Each day of the following week they catered a series of special events for the local media, for museum volunteers and for community service organizations such as the Rotary Club. Their trial by fire culminated with a 30-hour open house marking the official opening to the public, who could buy food and drink as they attended lectures, films and guided tours.
Hershberg exudes a calmness about such daunting projects because of the mutual confidence and trust she engenders with her staff. This is no more true than in her relationship with Chef Coby Ming, which goes back nearly 15 years.
Ming’s youthfullness belie her years of experience.
Growing up on Galveston Island, Texas, and in southwestern Louisiana, she smiles broadly when recalling being raised on spicy seafood and getting to help her mother and grandmother in the kitchen.
She moved to Kentucky where her mother served a medical residency, but she had no sense of a career path until, as a freshman at the University of Kentucky, she met her dorm mate’s father, who had decided when he was just 14 years old that being a chef was the right thing for him.
“I had no idea you could do that and pursue a major career,” Ming said.
“He had medals and trophies from events like the Culinary Olympics and a successful career as a consulting chef. It really opened me up to the possibilities.”
She soon transferred from UK, earned a degree from Sullivan University’s National Center for Hospitality Studies, and started working at such well-known local restaurants as Dietrich’s, 211 Clover Lane and Shariat’s, until becoming sous chef at Le Relais under Executive Chef Daniel Stage.
“I was always determined not to pigeonhole myself, but learn a lot of styles. I always wanted to learn and to do. I wanted to have the skill to understand what people want and serve to satisfy it,” Ming said.
While at Le Relais, Ming became acquainted with Hershberg and, as a chef, became interested in what Hershberg was doing at Wiltshire Pantry. “One can do a chicken dish 20 times in a night, but to do it for 400 is another matter,” Ming said.
She joined Wiltshire in 2001 and had a 10-year tenure which included the 2005 move from St. Matthews to Wiltshire Pantry’s current location (with a café storefront) at Baxter and Breckenridge in the Highlands, becoming executive chef and opening Wiltshire on Market in 2008.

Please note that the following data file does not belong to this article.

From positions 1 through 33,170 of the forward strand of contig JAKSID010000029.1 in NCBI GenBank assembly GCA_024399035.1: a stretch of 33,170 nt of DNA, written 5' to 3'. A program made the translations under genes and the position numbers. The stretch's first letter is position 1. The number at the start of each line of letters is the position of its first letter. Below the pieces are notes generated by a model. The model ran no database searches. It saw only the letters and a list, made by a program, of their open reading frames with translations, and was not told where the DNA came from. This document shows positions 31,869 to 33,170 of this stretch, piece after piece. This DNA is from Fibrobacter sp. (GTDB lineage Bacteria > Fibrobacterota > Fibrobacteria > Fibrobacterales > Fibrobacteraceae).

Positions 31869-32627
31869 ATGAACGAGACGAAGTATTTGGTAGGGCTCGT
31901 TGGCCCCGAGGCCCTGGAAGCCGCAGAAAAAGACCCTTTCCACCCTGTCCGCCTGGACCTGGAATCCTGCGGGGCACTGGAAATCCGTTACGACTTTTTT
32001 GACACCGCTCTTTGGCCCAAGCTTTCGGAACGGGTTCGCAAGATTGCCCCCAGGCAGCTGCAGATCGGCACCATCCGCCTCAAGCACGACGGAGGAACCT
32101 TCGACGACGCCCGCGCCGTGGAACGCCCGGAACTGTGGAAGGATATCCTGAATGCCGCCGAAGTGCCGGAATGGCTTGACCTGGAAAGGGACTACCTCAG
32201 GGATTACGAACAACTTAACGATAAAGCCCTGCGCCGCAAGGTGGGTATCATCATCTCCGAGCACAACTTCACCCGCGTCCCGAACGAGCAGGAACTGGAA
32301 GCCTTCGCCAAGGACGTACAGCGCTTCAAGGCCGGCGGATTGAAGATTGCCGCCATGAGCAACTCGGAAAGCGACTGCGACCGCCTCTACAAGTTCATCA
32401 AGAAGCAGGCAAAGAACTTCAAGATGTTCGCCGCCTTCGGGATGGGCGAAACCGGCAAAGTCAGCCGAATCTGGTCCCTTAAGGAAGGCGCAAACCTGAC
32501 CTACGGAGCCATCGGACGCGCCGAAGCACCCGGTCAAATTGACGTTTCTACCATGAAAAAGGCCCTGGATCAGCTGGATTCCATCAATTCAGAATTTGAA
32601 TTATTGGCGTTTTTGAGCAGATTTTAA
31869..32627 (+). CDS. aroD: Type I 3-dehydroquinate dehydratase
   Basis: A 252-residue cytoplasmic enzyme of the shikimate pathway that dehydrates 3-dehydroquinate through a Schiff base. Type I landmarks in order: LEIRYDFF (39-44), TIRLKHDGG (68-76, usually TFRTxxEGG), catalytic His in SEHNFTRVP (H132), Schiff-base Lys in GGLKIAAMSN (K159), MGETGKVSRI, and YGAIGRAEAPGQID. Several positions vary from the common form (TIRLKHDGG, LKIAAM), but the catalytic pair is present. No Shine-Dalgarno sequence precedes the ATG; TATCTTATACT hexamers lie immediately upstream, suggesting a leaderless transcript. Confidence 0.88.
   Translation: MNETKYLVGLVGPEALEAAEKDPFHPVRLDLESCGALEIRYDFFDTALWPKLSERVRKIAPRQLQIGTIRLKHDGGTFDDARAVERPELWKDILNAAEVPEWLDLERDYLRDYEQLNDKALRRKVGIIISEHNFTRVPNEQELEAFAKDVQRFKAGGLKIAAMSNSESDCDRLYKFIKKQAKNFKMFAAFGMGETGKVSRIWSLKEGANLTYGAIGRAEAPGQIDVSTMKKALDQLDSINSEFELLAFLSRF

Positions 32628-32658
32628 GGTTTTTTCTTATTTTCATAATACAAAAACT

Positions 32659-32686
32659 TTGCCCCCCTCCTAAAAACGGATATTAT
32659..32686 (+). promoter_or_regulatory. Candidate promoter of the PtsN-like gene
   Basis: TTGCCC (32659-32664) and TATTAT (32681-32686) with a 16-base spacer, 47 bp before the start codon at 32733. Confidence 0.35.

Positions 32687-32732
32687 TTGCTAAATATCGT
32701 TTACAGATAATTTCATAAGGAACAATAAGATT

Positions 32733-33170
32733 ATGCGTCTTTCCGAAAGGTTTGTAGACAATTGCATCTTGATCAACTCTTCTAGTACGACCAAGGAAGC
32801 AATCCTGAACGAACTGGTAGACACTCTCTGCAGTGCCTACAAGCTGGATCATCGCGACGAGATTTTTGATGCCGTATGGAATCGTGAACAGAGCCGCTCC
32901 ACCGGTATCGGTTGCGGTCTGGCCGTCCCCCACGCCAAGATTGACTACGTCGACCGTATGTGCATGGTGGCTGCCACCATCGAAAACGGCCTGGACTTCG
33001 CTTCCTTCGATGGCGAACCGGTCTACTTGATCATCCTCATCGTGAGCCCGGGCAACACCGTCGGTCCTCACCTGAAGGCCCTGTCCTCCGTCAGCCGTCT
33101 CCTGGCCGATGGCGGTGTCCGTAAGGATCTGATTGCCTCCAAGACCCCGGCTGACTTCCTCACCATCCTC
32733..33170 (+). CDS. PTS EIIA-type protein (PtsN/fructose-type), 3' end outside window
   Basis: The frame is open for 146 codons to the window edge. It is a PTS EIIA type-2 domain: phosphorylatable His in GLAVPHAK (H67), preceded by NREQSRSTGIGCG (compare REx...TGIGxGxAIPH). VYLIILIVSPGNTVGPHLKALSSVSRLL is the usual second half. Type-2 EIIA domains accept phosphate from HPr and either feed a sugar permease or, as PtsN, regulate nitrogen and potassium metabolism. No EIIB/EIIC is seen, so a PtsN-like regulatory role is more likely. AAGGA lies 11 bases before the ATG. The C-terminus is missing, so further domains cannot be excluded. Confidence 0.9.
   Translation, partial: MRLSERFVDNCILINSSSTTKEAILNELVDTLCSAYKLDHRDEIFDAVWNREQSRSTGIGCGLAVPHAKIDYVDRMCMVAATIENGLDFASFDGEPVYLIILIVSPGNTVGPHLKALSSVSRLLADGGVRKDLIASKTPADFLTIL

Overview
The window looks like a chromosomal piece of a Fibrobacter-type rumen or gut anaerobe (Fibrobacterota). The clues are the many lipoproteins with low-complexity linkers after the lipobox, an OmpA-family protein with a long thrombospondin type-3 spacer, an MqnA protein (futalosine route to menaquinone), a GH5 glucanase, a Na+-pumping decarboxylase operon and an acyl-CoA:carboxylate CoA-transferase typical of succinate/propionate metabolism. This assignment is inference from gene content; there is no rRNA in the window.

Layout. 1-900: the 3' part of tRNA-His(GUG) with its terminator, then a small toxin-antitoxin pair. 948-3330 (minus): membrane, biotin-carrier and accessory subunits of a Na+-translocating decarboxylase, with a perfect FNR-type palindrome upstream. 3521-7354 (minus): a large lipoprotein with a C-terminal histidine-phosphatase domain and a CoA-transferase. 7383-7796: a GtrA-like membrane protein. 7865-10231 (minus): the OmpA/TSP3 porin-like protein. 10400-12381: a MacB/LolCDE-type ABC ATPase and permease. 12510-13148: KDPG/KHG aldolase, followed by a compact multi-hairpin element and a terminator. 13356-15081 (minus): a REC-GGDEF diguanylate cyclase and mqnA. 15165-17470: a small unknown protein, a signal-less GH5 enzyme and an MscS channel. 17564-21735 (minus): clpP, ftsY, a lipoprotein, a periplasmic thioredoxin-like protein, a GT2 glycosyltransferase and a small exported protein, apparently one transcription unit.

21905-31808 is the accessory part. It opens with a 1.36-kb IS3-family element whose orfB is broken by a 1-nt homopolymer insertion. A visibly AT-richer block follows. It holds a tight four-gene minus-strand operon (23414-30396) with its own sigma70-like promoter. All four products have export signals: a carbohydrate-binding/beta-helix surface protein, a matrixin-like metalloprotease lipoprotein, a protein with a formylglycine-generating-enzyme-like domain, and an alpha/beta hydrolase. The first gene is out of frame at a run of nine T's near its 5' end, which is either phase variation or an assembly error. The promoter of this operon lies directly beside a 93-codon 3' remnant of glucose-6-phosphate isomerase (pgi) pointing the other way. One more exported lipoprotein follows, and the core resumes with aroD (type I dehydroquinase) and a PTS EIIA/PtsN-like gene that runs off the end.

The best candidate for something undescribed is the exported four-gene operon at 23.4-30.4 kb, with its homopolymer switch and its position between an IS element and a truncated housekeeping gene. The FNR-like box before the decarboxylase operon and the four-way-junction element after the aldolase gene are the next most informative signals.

During her tenure, Hershberg and Ming developed a good working relationship with Ivor Chodkowski, one of the local champions of the farm-to-table movement. When Chodkowski and others sought to open Harvest, a restaurant dedicated to locally sourced food, she became executive chef and helped the restaurant grow to its current stature.
“Susan knew I was itching for something new, and we had developed the talent to follow on at Wiltshire, so I went on to that challenge,” Ming said. “Again, it was building a team, surviving the first year and then keeping up with the rush as Harvest’s reputation grew, especially after events like an invitation to the Atlanta Food & Wine Festival.”
Four years later in 2015, Hershberg asked Ming if she was up to another challenge.
“There is an international trend in museum cafés to move away from fast casual to chef-driven concepts,” Ming said. “And the setting [at the renovated Speed] is an opportunity to think lighter, cleaner, fresher. I can do a great beurre blanc, but I think there are better ways to get that [rich] flavor.” Rather than heavy sauces, Ming likes to use stock reductions and glazes to add flavor notes, producing delightful food that does not sit so heavily that diners want to take a nap after eating.
Wiltshire at the Speed is already collaborating with the weekend film program by offering simple but delicious snacks, like a cheese and charcuterie box, for attendees. Later, film curator Dean Otto will have Wiltshire do themed dinners for special film events.
Currently, Wiltshire’s Sunday brunch is an attractive option. Admission to the museum is free on Sundays, and so is parking in nearby lots across Third Street or behind the School of Music. Menu options in the café range from the simple – spiced granola and Greek yogurt with berries and honey, or chicken salad and sprouts with lemon-herb dressing on a croissant – to pecan wheat flapjacks with toasted pecans and warm maple syrup, or country ham with sunny-side up egg served with an aromatic grits congee, sugar snap beans, pickled kohlrabi, Napa cabbage and sambal.
“Once I said ‘yes,’ it started to dawn on me that we have not just the café but this whole museum to work in,” Ming said.
At the Speed, whether for special events or serving the public, Wiltshire’s 26-year record of excellence is poised for the challenge of great food and service in artful surroundings.
The café offers full service Tuesday-Saturday 11:30 a.m.-3 p.m., Sunday brunch 11:30 a.m.-4 p.m. Daily patisserie counter service during regular museum hours, 10 a.m.-5 p.m. Tuesday-Saturday, and 12 noon-5 p.m. Sunday. Wiltshire at the Speed’s phone is (502) 634-2976. F&D